Emma wasn’t supposed to end up like this, spending her Wednesday night alone in her local upstate dive bar. She grew up in a wealthy if distant family in Connecticut, attended an ivy league school, and could have worked on Wall Street.
Although Emma, a financial genius, professor at a local college, and bestselling author, has little in common with the locals who gather in the bar night after night, they make Emma her comfortable since they demand nothing. She settles in for an evening of drinking while avoiding the calls and texts from her best friends who would surely disapprove of her plans.
The book unfolds over the course of an evening, with each chapter representing an hour. What begins as a quiet, ordinary night transforms as secrets are revealed and relationships are challenged. At the same time, Emma grapples with her past, what tethers her to this place, and what her future holds.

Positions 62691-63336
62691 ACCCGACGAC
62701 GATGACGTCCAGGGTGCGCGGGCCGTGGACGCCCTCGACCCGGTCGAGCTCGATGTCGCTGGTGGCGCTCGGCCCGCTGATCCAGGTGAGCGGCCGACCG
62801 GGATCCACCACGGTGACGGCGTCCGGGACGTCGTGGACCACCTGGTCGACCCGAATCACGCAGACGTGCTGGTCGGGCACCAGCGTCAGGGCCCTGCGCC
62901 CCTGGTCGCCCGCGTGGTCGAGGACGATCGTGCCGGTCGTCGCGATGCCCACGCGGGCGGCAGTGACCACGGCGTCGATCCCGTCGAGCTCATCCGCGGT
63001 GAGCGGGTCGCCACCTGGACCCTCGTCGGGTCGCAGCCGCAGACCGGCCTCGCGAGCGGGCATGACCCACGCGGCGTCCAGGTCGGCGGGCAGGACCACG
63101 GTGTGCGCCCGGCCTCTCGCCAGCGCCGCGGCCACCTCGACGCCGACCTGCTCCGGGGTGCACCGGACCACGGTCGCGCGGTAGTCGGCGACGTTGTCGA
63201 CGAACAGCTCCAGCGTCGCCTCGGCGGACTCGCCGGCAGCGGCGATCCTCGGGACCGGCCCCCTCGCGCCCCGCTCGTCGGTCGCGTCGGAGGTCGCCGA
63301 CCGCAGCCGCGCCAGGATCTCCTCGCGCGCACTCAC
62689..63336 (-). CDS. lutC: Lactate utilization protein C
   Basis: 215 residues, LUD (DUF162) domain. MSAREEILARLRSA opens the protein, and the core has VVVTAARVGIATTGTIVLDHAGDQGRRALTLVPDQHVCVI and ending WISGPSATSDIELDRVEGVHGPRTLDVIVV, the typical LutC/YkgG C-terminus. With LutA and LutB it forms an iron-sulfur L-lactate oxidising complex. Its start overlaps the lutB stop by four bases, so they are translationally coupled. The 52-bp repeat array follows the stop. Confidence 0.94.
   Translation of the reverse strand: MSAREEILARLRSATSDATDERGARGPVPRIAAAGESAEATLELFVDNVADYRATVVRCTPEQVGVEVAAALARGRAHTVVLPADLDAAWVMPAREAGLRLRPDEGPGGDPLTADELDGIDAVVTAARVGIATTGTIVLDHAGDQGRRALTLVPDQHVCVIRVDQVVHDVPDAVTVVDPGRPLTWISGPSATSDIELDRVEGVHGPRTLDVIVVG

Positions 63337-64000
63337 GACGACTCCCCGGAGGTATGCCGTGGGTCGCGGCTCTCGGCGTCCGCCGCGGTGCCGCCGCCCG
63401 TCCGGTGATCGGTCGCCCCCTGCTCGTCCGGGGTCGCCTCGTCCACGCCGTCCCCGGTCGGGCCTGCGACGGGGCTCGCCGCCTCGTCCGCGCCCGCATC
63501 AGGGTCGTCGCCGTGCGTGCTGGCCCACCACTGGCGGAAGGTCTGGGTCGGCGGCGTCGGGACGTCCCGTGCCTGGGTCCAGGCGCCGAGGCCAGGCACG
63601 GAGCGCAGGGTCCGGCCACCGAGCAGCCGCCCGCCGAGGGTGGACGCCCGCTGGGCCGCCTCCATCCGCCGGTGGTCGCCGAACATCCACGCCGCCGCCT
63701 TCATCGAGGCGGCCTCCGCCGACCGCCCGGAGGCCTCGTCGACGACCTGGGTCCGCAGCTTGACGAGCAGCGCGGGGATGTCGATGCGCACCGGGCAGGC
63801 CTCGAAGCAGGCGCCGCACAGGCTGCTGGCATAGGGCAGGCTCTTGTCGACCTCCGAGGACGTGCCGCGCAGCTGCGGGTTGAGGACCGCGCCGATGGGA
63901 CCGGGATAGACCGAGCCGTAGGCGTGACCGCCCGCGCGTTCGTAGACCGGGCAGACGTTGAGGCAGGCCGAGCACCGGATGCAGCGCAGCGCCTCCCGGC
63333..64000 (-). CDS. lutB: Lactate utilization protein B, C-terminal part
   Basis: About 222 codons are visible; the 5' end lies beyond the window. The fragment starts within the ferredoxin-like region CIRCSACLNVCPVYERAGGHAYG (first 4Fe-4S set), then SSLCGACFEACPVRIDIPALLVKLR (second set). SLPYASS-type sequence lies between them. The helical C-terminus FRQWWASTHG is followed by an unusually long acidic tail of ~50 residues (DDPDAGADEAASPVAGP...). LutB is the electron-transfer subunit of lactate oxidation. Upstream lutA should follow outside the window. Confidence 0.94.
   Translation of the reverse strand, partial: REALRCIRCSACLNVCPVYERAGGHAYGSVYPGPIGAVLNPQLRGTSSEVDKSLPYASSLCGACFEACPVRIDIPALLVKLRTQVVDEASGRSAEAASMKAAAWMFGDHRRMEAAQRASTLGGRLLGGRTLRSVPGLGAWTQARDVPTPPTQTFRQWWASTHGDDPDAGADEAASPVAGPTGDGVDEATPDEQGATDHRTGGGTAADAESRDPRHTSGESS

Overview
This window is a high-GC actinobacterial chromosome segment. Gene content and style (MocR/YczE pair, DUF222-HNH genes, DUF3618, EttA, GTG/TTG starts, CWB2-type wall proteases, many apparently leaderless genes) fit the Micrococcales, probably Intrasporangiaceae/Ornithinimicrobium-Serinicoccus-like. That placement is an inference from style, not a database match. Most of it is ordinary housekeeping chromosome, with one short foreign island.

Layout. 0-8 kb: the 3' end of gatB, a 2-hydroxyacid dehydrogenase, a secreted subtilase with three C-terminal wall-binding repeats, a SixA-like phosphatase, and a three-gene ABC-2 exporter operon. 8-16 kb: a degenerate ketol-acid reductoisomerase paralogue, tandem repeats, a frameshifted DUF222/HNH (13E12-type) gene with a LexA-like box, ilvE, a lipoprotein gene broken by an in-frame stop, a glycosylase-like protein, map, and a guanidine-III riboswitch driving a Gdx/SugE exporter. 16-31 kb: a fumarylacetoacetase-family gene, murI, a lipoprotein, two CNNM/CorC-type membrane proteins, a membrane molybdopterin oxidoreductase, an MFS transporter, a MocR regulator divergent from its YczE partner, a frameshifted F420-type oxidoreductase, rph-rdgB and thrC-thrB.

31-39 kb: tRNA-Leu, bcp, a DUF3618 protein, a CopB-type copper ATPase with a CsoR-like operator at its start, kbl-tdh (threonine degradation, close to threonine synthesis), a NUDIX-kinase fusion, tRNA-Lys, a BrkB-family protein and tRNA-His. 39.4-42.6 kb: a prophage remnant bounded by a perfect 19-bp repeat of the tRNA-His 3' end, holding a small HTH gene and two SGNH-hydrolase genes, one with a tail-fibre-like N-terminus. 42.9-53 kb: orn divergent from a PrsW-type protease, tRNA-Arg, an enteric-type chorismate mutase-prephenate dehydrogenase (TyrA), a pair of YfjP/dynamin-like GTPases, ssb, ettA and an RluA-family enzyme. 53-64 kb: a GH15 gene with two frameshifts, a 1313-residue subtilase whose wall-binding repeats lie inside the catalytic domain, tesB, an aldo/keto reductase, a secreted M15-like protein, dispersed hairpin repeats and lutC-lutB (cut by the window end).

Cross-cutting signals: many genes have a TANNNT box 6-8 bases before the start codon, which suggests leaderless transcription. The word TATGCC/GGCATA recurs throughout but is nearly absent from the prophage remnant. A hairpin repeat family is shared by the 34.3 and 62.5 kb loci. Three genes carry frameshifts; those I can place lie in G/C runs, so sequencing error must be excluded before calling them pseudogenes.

I loved this book—the story, the writing, the characters, and the structure. Emma has a mean streak, is a bit vindictive, and is quite unlikable, yet I liked her very much especially as her story unfolded. I thought the narrative and pacing were inventive and effective. Tears may have been shed. If I could change anything, though, it might be developing some of the figures from Emma’s past more thoroughly.
Ordinary Hazards published yesterday. I highly recommend it for fans of literary fiction and character-driven novels.
Thanks to NetGalley and Atria Books for providing an advance reading copy in exchange for an honest review.